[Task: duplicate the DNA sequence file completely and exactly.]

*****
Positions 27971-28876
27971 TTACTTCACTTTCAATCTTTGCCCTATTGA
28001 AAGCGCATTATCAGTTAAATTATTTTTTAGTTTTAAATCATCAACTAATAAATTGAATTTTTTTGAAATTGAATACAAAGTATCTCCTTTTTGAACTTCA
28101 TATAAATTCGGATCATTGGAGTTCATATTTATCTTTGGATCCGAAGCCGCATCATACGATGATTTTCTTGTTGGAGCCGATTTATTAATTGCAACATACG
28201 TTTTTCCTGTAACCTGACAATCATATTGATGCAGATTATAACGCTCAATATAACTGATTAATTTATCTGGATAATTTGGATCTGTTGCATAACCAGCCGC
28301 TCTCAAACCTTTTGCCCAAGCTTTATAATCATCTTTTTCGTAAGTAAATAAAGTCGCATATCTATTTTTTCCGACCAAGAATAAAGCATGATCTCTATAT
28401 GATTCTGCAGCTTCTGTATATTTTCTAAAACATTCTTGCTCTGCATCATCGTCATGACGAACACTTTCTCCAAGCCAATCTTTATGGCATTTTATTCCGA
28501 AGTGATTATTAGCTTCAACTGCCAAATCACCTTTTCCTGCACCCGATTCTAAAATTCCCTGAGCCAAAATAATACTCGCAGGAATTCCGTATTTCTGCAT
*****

Positions 27971-28876
27971 TTACTTCACTTTCAATCTTTGCCCTATTGA
28001 AAGCGCATTATCAGTTAAATTATTTTTTAGTTTTAAATCATCAACTAATAAATTGAATTTTTTTGAAATTGAATACAAAGTATCTCCTTTTTGAACTTCA
28101 TATAAATTCGGATCATTGGAGTTCATATTTATCTTTGGATCCGAAGCCGCATCATACGATGATTTTCTTGTTGGAGCCGATTTATTAATTGCAACATACG
28201 TTTTTCCTGTAACCTGACAATCATATTGATGCAGATTATAACGCTCAATATAACTGATTAATTTATCTGGATAATTTGGATCTGTTGCATAACCAGCCGC
28301 TCTCAAACCTTTTGCCCAAGCTTTATAATCATCTTTTTCGTAAGTAAATAAAGTCGCATATCTATTTTTTCCGACCAAGAATAAAGCATGATCTCTATAT
28401 GATTCTGCAGCTTCTGTATATTTTCTAAAACATTCTTGCTCTGCATCATCGTCATGACGAACACTTTCTCCAAGCCAATCTTTATGGCATTTTATTCCGA
28501 AGTGATTATTAGCTTCAACTGCCAAATCACCTTTTCCTGCACCCGATTCTAAAATTCCCTGAGCCAAAATAATACTCGCAGGAATTCCGTATTTCTGCAT